Eusociality in a coral-reef shrimp

@article{Duffy1996EusocialityIA,
  title={Eusociality in a coral-reef shrimp},
  author={J. Emmett Duffy},
  journal={Nature},
  year={1996},
  volume={381},
  pages={512-514}
}
  • J. Duffy
  • Published 1 June 1996
  • Biology
  • Nature
THE apex of animal social organization is eusociality, which has three characteristics: overlapping generations, reproductive division of labour, and cooperative care of young1,2. So far, eusociality has been recognized only among social insects and the African mole-rats3–5. Here I report the first case of eusociality in a marine animal. The sponge-dwelling shrimp Synalpheus regalis lives in colonies that may have >300 individuals, but that contain only one reproductive female. Direct… 

Kin structure, ecology and the evolution of social organization in shrimp: a comparative analysis

It is shown that eusocial species are more abundant, occupy more sponges and have broader host ranges than non-social sister species, and that these patterns are robust to correction for the generally smaller body sizes of eussocial species.

Allometry of reproduction, weapon size, and colony size in social shrimp: A comparative analysis of four eusocial species in genus Synalpheus

Bivariate regressions and structural equation modeling were used to characterize relationships between queen fecundity, size of the major chela, and colony size, shedding light on the relationship between individual success and social organization in sponge-dwelling shrimp.

MULTIPLE ORIGINS OF EUSOCIALITY AMONG SPONGE‐DWELLING SHRIMPS (SYNALPHEUS)

Data from the phylogeny of 13 species of sponge‐dwelling shrimps (Synalpheus) are consistent with hypotheses that cooperative social groups enjoy a competitive advantage over less organized groups or individuals, and that enemy pressure is of central importance in the evolution of animal sociality.

Why are There No Eusocial Fishes?

It is argued that the absence of eusocial fish is caused by a number of differences between aquatic (chiefly marine) and terrestrial ecosystems: (1) Greater offspring dispersal in aquatic ecosystems reduces the role of kin-selection, and (2) Lesser predictability of the environment at larger timescales in marine ecosystems disfavors eussociality.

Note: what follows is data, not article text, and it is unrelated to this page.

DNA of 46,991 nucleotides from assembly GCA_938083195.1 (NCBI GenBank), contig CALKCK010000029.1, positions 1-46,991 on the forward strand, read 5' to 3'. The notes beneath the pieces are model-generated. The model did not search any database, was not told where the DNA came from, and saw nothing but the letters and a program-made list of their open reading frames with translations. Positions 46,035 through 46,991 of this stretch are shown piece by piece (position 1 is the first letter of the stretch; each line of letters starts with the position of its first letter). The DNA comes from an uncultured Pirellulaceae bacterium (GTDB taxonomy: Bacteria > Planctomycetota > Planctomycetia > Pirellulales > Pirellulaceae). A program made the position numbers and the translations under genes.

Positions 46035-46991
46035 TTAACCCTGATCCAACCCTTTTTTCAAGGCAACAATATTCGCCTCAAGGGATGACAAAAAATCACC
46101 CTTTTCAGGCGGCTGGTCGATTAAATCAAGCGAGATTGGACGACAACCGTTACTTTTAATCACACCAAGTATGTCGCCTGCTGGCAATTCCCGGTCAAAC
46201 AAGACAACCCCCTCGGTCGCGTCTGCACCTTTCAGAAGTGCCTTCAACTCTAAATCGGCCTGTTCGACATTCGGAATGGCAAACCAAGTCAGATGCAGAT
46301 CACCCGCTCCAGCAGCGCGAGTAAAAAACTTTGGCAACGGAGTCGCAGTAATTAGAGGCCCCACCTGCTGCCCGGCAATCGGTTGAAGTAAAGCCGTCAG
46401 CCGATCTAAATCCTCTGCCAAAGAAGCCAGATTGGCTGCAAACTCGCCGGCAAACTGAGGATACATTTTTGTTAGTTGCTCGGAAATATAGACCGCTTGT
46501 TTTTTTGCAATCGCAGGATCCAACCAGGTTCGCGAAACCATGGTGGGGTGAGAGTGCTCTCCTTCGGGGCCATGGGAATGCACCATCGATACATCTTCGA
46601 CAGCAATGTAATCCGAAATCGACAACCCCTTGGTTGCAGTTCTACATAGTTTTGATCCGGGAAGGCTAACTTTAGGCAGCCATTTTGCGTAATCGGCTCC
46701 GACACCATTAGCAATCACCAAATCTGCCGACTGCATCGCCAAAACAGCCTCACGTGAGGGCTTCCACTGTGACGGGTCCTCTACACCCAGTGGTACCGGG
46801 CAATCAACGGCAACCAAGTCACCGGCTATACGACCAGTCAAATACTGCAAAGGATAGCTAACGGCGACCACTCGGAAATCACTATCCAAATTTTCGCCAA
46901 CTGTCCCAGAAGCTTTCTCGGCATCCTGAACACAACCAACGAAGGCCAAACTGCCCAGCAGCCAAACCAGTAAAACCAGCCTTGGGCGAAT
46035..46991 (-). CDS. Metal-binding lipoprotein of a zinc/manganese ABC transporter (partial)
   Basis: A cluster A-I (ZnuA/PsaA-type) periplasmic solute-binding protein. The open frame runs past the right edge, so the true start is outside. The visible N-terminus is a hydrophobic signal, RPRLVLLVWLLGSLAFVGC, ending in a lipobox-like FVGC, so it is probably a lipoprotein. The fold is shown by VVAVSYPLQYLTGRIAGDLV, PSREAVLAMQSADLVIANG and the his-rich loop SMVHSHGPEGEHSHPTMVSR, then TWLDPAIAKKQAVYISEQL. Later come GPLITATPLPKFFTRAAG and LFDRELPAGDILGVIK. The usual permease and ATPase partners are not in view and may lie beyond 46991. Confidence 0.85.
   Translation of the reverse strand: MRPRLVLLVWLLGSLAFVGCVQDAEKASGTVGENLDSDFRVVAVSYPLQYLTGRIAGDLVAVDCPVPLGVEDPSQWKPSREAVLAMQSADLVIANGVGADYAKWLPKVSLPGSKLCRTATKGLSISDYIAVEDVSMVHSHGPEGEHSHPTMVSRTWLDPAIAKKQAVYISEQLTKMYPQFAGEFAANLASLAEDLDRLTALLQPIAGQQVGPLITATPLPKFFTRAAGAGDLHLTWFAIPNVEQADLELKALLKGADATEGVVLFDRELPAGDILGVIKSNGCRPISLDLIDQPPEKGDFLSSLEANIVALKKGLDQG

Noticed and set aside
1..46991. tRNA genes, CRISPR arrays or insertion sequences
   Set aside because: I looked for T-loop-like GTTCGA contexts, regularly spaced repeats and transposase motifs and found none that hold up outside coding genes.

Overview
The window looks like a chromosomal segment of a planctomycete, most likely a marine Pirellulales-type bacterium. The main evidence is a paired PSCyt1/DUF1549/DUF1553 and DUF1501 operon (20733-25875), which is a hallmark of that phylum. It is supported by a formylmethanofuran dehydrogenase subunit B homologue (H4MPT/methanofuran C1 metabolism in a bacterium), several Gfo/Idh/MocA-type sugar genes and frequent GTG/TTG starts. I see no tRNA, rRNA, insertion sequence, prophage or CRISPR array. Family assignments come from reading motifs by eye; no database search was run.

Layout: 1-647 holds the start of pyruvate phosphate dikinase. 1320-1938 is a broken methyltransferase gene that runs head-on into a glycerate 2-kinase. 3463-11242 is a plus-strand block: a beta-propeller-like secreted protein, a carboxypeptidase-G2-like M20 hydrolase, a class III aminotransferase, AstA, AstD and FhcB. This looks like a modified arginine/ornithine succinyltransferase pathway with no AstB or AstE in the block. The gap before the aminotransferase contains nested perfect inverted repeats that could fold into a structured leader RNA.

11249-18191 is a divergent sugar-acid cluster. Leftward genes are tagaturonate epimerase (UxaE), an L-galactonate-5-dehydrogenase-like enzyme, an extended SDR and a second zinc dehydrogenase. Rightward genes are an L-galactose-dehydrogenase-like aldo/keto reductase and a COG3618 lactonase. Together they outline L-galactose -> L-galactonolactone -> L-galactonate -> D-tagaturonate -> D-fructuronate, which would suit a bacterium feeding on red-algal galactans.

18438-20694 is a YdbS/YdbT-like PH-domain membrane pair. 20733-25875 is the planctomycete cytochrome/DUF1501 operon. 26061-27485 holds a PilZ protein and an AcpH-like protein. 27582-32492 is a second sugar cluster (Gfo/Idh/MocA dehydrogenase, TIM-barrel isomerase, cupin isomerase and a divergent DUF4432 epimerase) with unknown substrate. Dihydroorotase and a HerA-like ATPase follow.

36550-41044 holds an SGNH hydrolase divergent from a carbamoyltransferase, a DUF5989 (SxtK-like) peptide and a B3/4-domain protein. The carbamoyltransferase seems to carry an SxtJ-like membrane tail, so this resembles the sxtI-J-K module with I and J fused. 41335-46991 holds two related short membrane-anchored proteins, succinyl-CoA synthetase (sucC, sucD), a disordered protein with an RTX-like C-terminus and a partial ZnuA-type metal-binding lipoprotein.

Social Control of Reproduction and Breeding Monopolization in the Eusocial Snapping Shrimp Synalpheus elizabethae

It is shown that workers in Synalpheus elizabethae are reproductively totipotent and that female—but not male—gonadal development and mating are mediated by the presence of a queen, apparently without physical aggression.

Allometry of individual reproduction and defense in eusocial colonies: A comparative approach to trade-offs in social sponge-dwelling Synalpheus shrimps

These results suggest that in less cooperative species, intra-colony conflict selects for queen retention of weapons that have significant costs to fecundity, while reproducing females from highly eusocial species, i.e., those with a single queen, have been able to reduce the cost of weapons as a result of protection by other colony members.

Crustacean Social Evolution

Evolutionary transitions towards eusociality in snapping shrimps

‘family-centred’ origin of eusociality parallels observations in insects and vertebrates, reinforcing the role of kin selection in the evolution of eUSociality and suggesting a general model of animal social evolution.

Colony defense and behavioral differentiation in the eusocial shrimp Synalpheus regalis

Sampling of unmanipulated field colonies showed that colony reproductive output increased linearly, by a factor of 177 times, throughout the range in sampled colony sizes, whereas average per capita reproductive output decreased by only 61% over the same range, suggesting that non-breeding colony members may gain inclusive fitness benefits by remaining in and helping defend the natal sponge.

Influence of sociality on allometric growth and morphological differentiation in sponge-dwelling alpheid shrimp

Shrimp are similar to other eusocial animals in the morphological differentiation between breeders and nonbreeders, and in the indication that some larger nonbreingers might contribute more to defence than others.
...

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